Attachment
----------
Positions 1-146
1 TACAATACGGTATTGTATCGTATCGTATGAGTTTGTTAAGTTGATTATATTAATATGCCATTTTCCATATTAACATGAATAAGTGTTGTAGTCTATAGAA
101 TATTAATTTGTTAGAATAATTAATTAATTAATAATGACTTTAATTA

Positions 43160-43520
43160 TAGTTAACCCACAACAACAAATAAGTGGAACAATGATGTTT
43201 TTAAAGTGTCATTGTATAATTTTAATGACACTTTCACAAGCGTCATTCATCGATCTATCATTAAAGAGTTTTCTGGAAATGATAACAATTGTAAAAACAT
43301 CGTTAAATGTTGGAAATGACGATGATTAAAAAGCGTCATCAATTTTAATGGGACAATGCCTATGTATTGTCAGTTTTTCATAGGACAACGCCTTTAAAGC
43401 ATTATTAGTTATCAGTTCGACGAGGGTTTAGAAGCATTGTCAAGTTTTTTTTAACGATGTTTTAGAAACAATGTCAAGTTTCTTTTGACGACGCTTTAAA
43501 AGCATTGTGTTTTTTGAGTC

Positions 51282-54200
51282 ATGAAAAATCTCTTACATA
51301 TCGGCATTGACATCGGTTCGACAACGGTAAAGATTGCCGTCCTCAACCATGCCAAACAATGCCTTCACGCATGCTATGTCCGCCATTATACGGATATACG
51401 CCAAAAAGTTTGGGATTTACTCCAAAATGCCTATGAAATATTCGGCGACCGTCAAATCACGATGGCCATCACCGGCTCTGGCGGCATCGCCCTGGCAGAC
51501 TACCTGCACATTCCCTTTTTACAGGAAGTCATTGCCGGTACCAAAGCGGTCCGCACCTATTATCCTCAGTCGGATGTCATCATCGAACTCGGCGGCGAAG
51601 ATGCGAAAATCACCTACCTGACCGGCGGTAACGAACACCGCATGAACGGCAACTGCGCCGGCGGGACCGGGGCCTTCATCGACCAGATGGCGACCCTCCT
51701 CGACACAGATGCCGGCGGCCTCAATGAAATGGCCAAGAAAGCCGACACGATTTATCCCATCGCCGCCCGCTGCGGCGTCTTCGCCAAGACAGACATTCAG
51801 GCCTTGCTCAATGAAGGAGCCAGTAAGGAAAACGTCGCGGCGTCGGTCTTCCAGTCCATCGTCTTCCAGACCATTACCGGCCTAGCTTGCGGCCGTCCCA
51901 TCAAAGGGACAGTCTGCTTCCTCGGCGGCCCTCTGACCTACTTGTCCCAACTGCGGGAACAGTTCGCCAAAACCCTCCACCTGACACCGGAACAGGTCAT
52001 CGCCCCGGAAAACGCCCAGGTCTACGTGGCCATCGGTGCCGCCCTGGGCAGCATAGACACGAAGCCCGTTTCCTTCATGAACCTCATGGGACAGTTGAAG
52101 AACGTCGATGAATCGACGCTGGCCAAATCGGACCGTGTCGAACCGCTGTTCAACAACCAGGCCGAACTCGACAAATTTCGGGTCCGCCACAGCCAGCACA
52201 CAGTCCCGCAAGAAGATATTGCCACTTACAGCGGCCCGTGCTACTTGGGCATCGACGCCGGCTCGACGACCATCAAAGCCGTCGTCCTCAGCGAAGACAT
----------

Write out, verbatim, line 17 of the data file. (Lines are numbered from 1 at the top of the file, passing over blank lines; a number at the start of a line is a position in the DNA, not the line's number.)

51801 GCCTTGCTCAATGAAGGAGCCAGTAAGGAAAACGTCGCGGCGTCGGTCTTCCAGTCCATCGTCTTCCAGACCATTACCGGCCTAGCTTGCGGCCGTCCCA